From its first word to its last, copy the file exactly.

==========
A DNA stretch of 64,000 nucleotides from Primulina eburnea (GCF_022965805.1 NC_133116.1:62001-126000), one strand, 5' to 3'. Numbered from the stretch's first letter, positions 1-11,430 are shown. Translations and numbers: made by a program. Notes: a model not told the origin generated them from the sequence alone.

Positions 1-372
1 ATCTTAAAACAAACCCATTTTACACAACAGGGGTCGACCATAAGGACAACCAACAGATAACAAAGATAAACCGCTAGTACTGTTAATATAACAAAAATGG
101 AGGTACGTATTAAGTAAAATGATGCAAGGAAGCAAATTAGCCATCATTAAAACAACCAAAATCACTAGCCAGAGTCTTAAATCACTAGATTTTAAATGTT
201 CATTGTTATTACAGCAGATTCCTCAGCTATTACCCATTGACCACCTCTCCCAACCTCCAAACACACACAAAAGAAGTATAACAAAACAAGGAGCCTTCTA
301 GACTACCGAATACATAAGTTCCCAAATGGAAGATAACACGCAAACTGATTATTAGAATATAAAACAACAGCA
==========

A DNA stretch of 64,000 nucleotides from Primulina eburnea (GCF_022965805.1 NC_133116.1:62001-126000), one strand, 5' to 3'. Numbered from the stretch's first letter, positions 1-11,430 are shown. Translations and numbers: made by a program. Notes: a model not told the origin generated them from the sequence alone.

Positions 1-372
1 ATCTTAAAACAAACCCATTTTACACAACAGGGGTCGACCATAAGGACAACCAACAGATAACAAAGATAAACCGCTAGTACTGTTAATATAACAAAAATGG
101 AGGTACGTATTAAGTAAAATGATGCAAGGAAGCAAATTAGCCATCATTAAAACAACCAAAATCACTAGCCAGAGTCTTAAATCACTAGATTTTAAATGTT
201 CATTGTTATTACAGCAGATTCCTCAGCTATTACCCATTGACCACCTCTCCCAACCTCCAAACACACACAAAAGAAGTATAACAAAACAAGGAGCCTTCTA
301 GACTACCGAATACATAAGTTCCCAAATGGAAGATAACACGCAAACTGATTATTAGAATATAAAACAACAGCA